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September 2006

Week One Quarterback Rankings

In my recent New York Times Keeping Score column I noted that turnovers in football are hard to predict. Two weeks earlier Martin Schmidt observed – again in the New York Times – that quarterbacks tend to be quite inconsistent. And in this forum, and in The Wages of Wins, …

The New Jersey Nets in 2005-06

Prior to 2001, the history of the New Jersey Nets in the NBA was not very pretty. Entering the league in 1976, this former ABA champion suffered through 25 years of mostly losing campaigns. In eighteen seasons the team failed to win half their games. Their very best mark was …

Missing Yesterday

After four months I have settled into a regular schedule for The Wages of Wins Journal. Each day I try and make exactly one entry. After posting for 15 consecutive days, though, yesterday I was unable to post anything. My excuse is that I was in Philadelphia, where I was …

The Milwaukee Bucks in 2005-06

In the 1980s the Bucks were just short of the NBA elite of the Celtics and Lakers. Beginning in 1980-81 Milwaukee won at least 50 games for seven consecutive seasons. Since this streak ended with the 1986-87 season, though, the Bucks have become the poster child of an average NBA …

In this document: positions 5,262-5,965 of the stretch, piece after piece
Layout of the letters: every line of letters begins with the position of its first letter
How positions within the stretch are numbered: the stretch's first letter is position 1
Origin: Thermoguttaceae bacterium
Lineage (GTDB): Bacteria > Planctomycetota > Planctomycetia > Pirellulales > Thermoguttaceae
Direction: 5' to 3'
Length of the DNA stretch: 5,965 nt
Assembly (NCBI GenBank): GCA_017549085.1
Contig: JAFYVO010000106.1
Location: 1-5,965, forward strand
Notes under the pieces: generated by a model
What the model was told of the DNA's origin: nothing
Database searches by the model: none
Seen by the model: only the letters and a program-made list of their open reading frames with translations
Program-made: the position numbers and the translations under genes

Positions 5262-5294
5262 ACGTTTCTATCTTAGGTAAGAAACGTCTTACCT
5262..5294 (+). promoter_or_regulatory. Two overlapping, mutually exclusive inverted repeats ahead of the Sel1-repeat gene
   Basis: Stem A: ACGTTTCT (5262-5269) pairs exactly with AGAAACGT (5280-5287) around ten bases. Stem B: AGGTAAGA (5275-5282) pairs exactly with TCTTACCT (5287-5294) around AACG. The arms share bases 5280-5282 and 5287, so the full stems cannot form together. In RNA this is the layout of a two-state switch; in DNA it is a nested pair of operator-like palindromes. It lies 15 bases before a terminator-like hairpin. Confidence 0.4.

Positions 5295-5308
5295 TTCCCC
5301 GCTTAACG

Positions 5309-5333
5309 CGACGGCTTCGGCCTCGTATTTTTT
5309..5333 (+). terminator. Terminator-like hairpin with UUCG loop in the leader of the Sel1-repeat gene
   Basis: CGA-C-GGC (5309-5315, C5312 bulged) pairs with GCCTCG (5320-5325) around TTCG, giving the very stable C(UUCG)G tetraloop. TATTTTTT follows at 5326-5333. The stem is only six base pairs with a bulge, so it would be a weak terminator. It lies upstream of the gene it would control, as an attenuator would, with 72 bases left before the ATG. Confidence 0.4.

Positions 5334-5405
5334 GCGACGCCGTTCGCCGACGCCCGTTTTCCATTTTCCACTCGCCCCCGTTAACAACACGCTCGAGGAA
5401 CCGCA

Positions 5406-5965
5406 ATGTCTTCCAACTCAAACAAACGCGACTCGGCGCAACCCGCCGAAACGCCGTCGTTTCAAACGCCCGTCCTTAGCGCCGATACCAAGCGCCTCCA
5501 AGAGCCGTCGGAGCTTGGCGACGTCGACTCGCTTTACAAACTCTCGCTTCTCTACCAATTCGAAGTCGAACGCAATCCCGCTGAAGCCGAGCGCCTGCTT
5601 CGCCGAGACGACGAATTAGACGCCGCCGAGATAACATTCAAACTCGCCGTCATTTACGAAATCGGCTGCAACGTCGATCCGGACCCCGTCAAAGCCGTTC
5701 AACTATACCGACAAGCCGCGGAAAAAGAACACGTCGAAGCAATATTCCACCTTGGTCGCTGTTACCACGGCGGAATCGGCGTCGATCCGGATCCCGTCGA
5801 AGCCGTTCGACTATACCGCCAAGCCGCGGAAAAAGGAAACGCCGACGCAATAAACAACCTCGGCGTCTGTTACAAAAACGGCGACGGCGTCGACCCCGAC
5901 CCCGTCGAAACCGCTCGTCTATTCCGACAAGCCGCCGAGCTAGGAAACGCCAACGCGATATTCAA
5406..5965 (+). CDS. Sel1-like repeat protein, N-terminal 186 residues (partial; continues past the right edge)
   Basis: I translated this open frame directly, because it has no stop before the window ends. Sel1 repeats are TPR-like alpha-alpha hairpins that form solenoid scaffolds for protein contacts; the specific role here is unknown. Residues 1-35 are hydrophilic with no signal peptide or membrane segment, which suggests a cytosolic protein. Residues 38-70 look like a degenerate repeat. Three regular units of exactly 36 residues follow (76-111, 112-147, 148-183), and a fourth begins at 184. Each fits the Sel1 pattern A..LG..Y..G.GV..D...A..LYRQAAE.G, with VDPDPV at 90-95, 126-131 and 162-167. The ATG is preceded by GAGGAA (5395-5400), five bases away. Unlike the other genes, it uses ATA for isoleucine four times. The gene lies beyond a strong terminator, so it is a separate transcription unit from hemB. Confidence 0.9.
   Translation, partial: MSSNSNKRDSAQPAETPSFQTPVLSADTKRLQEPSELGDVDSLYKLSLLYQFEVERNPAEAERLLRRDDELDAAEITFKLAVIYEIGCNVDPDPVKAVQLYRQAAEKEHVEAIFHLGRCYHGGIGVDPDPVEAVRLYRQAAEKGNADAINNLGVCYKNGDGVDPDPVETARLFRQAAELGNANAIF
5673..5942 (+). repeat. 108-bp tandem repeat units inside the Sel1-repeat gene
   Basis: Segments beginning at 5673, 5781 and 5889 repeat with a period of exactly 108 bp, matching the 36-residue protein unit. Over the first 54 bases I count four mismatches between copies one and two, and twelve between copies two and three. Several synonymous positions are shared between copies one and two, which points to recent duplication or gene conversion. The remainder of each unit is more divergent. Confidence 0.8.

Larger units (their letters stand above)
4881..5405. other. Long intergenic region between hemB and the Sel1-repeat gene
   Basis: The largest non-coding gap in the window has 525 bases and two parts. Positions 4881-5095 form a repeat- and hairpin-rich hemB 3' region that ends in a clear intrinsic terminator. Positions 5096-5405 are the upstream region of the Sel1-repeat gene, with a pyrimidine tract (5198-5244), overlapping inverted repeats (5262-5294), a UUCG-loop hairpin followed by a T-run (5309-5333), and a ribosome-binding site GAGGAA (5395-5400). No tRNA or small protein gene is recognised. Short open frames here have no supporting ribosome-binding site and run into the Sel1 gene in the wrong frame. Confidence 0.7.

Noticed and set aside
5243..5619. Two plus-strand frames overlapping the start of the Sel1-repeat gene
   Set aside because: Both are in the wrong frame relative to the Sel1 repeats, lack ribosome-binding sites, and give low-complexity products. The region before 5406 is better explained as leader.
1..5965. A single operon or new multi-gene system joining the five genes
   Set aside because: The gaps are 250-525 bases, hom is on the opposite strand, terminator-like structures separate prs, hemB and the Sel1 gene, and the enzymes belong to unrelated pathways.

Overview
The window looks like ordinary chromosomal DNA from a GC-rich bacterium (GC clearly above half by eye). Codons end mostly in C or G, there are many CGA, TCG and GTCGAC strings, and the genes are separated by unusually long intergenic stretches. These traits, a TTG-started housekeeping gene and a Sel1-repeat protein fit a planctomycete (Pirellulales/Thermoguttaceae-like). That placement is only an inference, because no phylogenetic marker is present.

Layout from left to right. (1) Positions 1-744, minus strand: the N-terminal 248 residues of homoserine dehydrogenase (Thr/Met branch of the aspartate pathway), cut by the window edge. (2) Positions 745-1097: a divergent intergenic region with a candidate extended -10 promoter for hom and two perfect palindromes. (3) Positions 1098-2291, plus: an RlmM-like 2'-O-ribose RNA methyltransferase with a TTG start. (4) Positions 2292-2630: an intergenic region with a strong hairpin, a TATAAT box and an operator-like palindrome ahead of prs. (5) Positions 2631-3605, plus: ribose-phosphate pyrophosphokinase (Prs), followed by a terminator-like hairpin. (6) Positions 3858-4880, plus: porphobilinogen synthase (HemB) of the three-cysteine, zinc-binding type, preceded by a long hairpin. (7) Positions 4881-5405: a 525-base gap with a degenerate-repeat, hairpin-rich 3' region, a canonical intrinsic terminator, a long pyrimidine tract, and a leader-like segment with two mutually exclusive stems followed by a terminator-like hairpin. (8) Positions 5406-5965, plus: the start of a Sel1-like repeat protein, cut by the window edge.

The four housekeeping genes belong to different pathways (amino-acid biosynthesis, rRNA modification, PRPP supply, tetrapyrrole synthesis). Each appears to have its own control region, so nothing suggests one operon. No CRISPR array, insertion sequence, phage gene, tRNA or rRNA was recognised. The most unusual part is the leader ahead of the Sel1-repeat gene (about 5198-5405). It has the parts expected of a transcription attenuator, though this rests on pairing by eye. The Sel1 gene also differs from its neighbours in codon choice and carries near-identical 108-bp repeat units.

More from the New York Times

Two weeks ago Martin Schmidt penned The Keeping Score column for The New York Times. This was Marty’s second Keeping Score column. In today’s New York Times you can see my first. The piece, entitled “To Get a Grip on Turnovers, Follow the Bouncing Ball”, expands upon a point made …

The Miami Heat in 2005-06

  Next up in the review of last season is the Miami Heat, the 2006 NBA Champion. During the Finals I commented on the Heat (and the Dallas Mavericks) in the following posts: Myth and Measurement after Game Three of the NBA Finals Thoughts after Game Four: The Dallas Mavericks …

The Greatness of Charlie Batch

The opening game to the 2006 NFL football season featured two quarterbacks previously employed by the Detroit Lions, Charlie Batch and Joey Harrington. Of the two, Batch had the better game. Of course, Harrington didn’t actually play (people can insert cheap Harrington joke here). As I watched Batch play so …

Payroll and Wins in Major League Baseball

One of the stories we tell in The Wages of Wins is – contrary to conventional wisdom – teams cannot simply buy a championship in Major League Baseball (or any other North American sport, either). Although there is a statistically significant relationship between pay and wins, the economic significance – …